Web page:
By STEVE KLEIN and ANNE MUNROBERGAssociated PressIt’s been a busy week in Canada, with both Ontario and Alberta winning bids to limit the sale of craft beer to alcohol.
On Wednesday, the province announced a new excise tax of 15 per cent on small breweries, with the Ontario government also moving forward with a 15 per of sales levy for alcohol, while the federal government has announced a 12 per cent excise tax on beer.
The provincial and federal governments have set aside $10 billion for beer and wine taxes over the next four years.
The province of Alberta, which had the largest craft beer industry in Canada in 2015, is the only province that’s still taxing the craft beer sector.
In Ontario, the provincial government is also making progress in reducing alcohol taxes, as the province is now taxing less beer, wine and spirits, with a tax on sales of wine and liquor at 25 cents a litre.
In addition to the 15 per per cent tax on small brewers, the government is targeting small producers of cider, rum and spirits at 5 per cent, while introducing a 2.5 per cent wine tax.
Ontario is also targeting craft beer as it seeks to keep up with the competition in the province, with new taxes on beer, cider and spirits set to go into effect Jan. 1.
Ontarians will now have to pay sales tax on craft beer at 15 per cents.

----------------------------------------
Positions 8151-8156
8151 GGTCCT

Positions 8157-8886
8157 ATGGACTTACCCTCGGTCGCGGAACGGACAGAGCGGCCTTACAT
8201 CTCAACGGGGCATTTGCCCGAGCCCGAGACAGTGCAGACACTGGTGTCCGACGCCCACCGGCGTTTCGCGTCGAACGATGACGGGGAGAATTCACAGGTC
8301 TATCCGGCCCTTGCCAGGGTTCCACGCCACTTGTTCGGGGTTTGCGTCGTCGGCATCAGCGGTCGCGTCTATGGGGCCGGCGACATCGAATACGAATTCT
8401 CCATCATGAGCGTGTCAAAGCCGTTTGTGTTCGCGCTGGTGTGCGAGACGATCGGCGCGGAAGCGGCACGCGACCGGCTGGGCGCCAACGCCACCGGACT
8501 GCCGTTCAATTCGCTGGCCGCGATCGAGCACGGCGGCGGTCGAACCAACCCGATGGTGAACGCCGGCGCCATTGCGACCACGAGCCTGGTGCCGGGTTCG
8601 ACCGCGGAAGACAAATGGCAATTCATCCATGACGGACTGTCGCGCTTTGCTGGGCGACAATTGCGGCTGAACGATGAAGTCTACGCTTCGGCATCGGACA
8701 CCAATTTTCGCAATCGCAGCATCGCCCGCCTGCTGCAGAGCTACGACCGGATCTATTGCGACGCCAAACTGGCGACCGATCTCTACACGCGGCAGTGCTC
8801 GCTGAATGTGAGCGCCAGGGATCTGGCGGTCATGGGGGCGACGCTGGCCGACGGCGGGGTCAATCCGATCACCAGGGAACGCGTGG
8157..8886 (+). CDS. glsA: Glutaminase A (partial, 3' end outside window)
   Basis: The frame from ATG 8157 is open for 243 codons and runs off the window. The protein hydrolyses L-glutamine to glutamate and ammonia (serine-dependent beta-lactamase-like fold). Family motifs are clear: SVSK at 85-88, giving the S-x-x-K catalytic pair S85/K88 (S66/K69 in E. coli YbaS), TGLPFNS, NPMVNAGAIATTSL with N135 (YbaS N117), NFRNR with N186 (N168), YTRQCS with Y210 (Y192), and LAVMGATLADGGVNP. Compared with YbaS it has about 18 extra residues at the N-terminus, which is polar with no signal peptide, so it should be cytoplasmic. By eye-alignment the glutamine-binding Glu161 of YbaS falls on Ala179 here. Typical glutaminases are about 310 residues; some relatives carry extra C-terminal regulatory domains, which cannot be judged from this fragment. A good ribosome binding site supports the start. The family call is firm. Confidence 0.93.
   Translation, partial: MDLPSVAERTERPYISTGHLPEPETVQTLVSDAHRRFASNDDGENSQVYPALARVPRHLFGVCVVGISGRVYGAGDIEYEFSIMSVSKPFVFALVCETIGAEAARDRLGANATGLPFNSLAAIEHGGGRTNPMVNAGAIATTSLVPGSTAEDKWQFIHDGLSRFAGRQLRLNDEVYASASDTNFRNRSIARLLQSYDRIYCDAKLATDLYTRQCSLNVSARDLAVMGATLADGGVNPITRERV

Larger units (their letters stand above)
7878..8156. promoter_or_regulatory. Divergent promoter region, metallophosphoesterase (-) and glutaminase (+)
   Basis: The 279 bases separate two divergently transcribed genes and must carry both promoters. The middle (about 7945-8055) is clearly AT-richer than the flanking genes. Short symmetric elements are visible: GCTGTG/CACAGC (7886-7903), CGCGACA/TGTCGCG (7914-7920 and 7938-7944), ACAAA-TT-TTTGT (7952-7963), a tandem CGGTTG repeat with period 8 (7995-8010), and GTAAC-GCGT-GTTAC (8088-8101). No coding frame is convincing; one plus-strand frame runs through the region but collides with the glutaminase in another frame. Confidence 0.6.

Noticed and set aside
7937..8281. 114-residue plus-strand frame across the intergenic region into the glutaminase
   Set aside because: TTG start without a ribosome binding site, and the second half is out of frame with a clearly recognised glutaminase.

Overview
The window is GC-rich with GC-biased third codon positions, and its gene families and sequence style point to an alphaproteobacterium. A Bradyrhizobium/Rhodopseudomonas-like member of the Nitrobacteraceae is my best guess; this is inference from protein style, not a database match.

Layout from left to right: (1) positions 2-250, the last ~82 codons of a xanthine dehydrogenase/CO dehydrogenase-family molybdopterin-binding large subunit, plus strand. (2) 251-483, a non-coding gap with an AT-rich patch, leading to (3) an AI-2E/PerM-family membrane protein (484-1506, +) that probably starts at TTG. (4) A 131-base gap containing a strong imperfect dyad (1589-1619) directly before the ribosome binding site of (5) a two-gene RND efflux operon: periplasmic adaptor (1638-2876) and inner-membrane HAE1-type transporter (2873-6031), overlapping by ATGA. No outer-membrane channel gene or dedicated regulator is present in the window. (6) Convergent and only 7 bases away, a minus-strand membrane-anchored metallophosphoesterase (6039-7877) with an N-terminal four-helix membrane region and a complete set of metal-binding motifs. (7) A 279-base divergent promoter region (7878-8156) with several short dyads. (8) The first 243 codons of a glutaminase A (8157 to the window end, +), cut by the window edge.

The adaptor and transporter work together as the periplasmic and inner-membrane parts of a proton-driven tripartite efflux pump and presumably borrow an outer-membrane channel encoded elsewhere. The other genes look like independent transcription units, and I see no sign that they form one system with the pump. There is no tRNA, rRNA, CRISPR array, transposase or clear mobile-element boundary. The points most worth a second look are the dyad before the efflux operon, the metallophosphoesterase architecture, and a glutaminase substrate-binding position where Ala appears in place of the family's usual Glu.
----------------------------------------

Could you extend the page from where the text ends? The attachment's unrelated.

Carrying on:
Ontario is also considering a tax of 6 per cent for wine and 6.5 percent for spirits.
Ontarian Finance Minister Charles Sousa said that Ontario would also consider introducing a tax for cider in the coming year, which will bring in about $1 billion a year for the province.
In an interview with CBC Radio’s The House, Soussa said he believes the current situation is “too much” and the province needs to consider a more balanced approach.
“We’re not looking at that [tax] right now, we’re looking at a better approach to tax,” he said.
“There’s no need for a tax at all.”
Alberta’s move is part of a broader trend of government making moves to try to reduce the tax burden for consumers, as craft beer has grown in popularity.
The Alberta government also announced it will no longer allow non-perishable foods such as fruits, vegetables and nuts to be sold in grocery stores.
This move will also help ensure that alcohol does not cost consumers more in the long run.
Alberta is also working to reduce tobacco sales.
The province’s plan to ban tobacco in grocery store shelves by 2019 will also reduce tobacco consumption in the store.
A similar proposal was announced in Ontario, which is also expected to implement a similar ban by 2020.
Sousa added that Alberta is also looking at ways to lower alcohol prices in the retail and restaurants sectors, with Ontario considering a plan to impose a 3 per cent tobacco tax on liquor stores.
“The Ontario government has been making good progress, particularly on the issue of alcohol pricing, but we know that it will take more work and will take a lot of time to get there,” Sousasaid.